Former White House adviser Karl Rove in Oklahoma City, May 17, 2010.
Sue Ogrocki/AP Photo

Karl Rove, lost in a sea of ‘make-believe’

Updated
As odd as it may seem, Karl Rove continues to maintain a prominent role in conservative media, including a regular column in the Wall Street Journal. In his latest missive, the Republican operative tries his hand at foreign policy, complaining that President Obama’s foreign policy convictions are “startling and disturbing.”
Take Mr. Obama’s Feb. 1 interview with CNN’s Fareed Zakaria. The president said American leaders must avoid “suggesting in some fashion” that terrorist networks “are an existential threat to the United States or the world order.”
 
Is Mr. Obama really blind to the consequences of Islamic State – which the president referred to as a “jayvee team” last year – establishing a caliphate in the heart of the Middle East, fueled by oil riches?
The right has complained about Obama’s interview with Zakaria quite a bit, perhaps because conservatives are confused about the meaning of the word “existential.” ISIS militants are, to be sure, a legitimate threat, but the idea that the United States may no longer exist because of the terrorist group is silly. I can’t speak to Rove’s understanding of our national strength, but by most sensible standards, America is the most powerful and most prosperous country on the planet. Are we to believe a group of lunatics will completely erase the United States from the map? Please. Time to grow up, Karl.
 
As for the notion that ISIS wants to establish a trans-national “caliphate,” Republicans may not realize this, but unhinged terrorists make plenty of bold and ridiculous claims. Tomorrow, ISIS may also announce intentions to establish a colony on Mars. Here’s a suggestion: don’t take ISIS rhetoric at face value. What the group wants and what the group will get are likely to be very different.
 
But just as important was Rove’s condemnation of the president’s broader strategy in general, which he sees as “delusional.” The Republican strategist warns readers of “the dangers of make-believe foreign policy.”
 
Let’s make this plain: Karl Rove is the last person who should be giving lectures on “the dangers of make-believe foreign policy.”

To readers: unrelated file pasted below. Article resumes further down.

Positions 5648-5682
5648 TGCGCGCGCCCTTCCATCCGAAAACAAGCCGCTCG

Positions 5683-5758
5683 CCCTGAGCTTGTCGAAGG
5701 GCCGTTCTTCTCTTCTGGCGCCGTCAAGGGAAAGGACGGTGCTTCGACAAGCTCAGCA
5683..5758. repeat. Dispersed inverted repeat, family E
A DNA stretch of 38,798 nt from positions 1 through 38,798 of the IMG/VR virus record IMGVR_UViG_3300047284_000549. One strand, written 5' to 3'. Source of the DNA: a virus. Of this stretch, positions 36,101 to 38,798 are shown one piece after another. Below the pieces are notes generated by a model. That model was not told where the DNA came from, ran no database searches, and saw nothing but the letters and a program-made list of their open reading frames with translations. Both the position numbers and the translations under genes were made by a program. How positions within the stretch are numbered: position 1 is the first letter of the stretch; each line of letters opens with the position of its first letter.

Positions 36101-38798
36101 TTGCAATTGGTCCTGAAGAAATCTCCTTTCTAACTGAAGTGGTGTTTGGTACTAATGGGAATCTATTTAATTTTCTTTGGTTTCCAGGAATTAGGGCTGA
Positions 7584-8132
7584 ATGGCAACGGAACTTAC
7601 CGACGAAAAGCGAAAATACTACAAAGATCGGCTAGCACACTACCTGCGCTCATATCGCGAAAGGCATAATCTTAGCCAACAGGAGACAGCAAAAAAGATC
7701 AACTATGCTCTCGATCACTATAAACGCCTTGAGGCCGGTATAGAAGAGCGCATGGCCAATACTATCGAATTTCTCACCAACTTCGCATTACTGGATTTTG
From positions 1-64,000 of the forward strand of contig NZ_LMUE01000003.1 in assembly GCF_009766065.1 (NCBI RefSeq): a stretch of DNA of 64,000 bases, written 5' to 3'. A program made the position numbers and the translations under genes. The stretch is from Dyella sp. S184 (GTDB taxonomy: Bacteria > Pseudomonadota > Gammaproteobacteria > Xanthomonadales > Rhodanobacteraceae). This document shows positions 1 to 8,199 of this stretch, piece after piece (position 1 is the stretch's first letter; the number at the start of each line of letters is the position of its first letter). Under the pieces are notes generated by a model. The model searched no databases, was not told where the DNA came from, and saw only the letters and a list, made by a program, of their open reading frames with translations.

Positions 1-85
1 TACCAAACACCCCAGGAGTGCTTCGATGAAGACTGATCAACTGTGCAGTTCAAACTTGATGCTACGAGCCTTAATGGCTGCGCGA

About a decade ago, with conditions in Iraq deteriorating, Ron Suskind ran a lengthy, much-discussed piece about the Bush/Cheney White House that Rove helped run. It included these now-legendary paragraphs:
The aide said that guys like me were “in what we call the reality-based community,” which he defined as people who “believe that solutions emerge from your judicious study of discernible reality.” I nodded and murmured something about enlightenment principles and empiricism.
 
He cut me off. “That’s not the way the world really works anymore,” he continued. “We’re an empire now, and when we act, we create our own reality. And while you’re studying that reality – judiciously, as you will – we’ll act again, creating other new realities, which you can study too, and that’s how things will sort out. We’re history’s actors … and you, all of you, will be left to just study what we do.”
The words were later attributed to Karl Rove, the guy who has a media platform to complain about the president who’s trying to clean up the mess left by Karl Rove’s old boss. You know, the one whose “make-believe foreign policy” led him to lie the nation into a disastrous war.
 
In other words, what we’re left with is yet another jarring example of Rove identifying his glaring faults, which he casually projects onto others.
 
As long-time readers may recall, I’ve long been fascinated by these ironic failures of self-awareness, of which there are many.
 
* Rove, for example, whose boss left his successor with high deficits, a weak economy, a divided electorate, and violence in the Middle East, has said Obama might leave his successor with high deficits, a weak economy, a divided electorate, and violence in the Middle East.
 
* Rove has tried to buy elections, so he accuses Democrats of trying to buy elections.
 
* Rove has relied on scare tactics, so he accuses Democrats of relying on scare tactics.
 
* Rove embraced a permanent campaign, so he accuses Democrats of embracing a “permanent campaign.”
 
* Rove relied on pre-packaged, organized, controlled, scripted political events, so he accuses Democrats of relying on “pre-packaged, organized, controlled, scripted” political events.
 
* Rove snubbed news outlets that he considered partisan, so he accuses Democrats of snubbing news outlets that they consider partisan.
 
* Rove had a habit of burying bad news by releasing it late on Friday afternoons, so he accuses Democrats of burying bad news by releasing it late on Friday afternoons.

* Rove complains about Obama attending political fundraisers in the midst of foreign crises, despite the fact that George W. Bush, at Rove’s behest, attended political fundraisers in the midst of foreign crises.
 
Is it possible Karl Rove is some kind of over-the-top performance artist I just don’t understand?
 

Foreign Policy and Karl Rove

Karl Rove, lost in a sea of 'make-believe'

Updated